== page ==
Report any suspected fraud to your bank immediately
It’s National Consumer Protection Week —and while AARP is focused on protecting consumers year-round – this is a good time to highlight key tips to keep you safe.
Never give out personal or financial information over the phone or internet – especially if you don’t know the person on the other end. Be careful of what links you click on or what numbers you call back. If something seems to be good to be true it is. Lastly, be your own detective by using trusted resources to determine if something is a scam before responding.
Sorting Fact from Fiction with Vaccines
At the start of the pandemic, scammers hawked fake cures, treatments and vaccines. Now that vaccines are available, scammers are making bogus offers to move you to the front of the line for getting your vaccine – for a fee. Some are even setting up fake vaccine distribution sites. Unfortunately, this means that consumers looking for a vaccine appointment have to sort through fake and legitimate information in search for a shot – a process that can be confusing and dangerous.
With thousands of localities taking their own approach to vaccine distribution, it’s important to follow guidance provided by local public health officials and trusted healthcare providers. When signing up for your vaccine, find out how you will be contacted for any follow-up information or guidance.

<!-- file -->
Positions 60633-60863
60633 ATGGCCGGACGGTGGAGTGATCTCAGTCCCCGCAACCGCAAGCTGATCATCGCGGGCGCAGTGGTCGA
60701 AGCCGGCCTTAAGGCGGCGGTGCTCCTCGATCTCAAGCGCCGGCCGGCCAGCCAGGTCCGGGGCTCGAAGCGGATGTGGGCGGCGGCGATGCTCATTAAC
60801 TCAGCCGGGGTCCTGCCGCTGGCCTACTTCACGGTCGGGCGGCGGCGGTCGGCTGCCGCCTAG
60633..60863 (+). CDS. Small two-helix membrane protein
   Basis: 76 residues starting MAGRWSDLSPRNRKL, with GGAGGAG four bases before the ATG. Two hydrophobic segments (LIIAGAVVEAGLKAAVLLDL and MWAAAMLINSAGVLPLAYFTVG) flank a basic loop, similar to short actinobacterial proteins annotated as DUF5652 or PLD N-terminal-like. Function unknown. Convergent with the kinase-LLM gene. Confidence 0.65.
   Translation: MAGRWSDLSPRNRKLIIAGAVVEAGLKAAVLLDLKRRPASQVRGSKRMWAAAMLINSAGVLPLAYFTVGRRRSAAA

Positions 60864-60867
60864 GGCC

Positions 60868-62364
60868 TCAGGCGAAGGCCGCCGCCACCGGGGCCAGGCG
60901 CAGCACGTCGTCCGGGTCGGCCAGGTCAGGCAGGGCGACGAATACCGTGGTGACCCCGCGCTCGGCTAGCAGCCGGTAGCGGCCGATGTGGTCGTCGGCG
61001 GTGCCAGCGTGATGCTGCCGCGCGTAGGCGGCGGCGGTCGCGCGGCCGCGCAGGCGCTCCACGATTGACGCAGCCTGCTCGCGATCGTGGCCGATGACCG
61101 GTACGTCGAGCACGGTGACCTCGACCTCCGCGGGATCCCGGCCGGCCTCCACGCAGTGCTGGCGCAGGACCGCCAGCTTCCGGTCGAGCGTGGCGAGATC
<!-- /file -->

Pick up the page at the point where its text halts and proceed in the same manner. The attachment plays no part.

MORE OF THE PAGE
COVID-19 and the economic downturn have put millions of Americans in financial peril. For most people, one of the first steps to getting back on their feet is getting rid of debt. Enter the con artist.
Shady companies will claim they can remove bankruptcies, liens and bad loans from your record, or even erase a bad credit history completely, helping you start over with a new credit identity. All you have to do is pay an up-front fee.
To avoid falling victim to these scams it’s important to remember that no one can remove bad information from your credit report if it is correct and timely. Things like bankruptcy or significant debt can stay on your credit record for up to 10 years. When looking for legitimate help with managing debt, avoid anyone who promises they can erase your debt history, increase your credit score or asks for an advance payment.
The numbers are in. The Federal Trade Commission released its report of fraud complaints from last year, and it was historically high, due in large part to COVID and the economic downturn. Criminals thrive in times of confusion and 2020 was the perfect storm. Staying on top of COVID related scams was a never-ending game of whack-a-mole for consumers, and the problem hasn’t gone away.
Reported losses topped $3.3 billion – an increase of around $1.5 billion over the previous year. The top scams were identity theft, impostor scams and online shopping scams. Most of these same scams are still active in 2021, which is why it’s important to avoid answering calls from unknown phone numbers or clicking on links from texts or emails from suspicious or unknown senders. And as long as COVID remains a challenge, beware of offers for miracle cure or a shortcut to a vaccine.
Banking has changed quite a bit thanks to the internet. But many people still prefer the brick and mortar experience when dealing with their money. However, just because you’re not depositing checks on your phone or transferring funds via computer doesn’t mean you’re safe from online banking scams.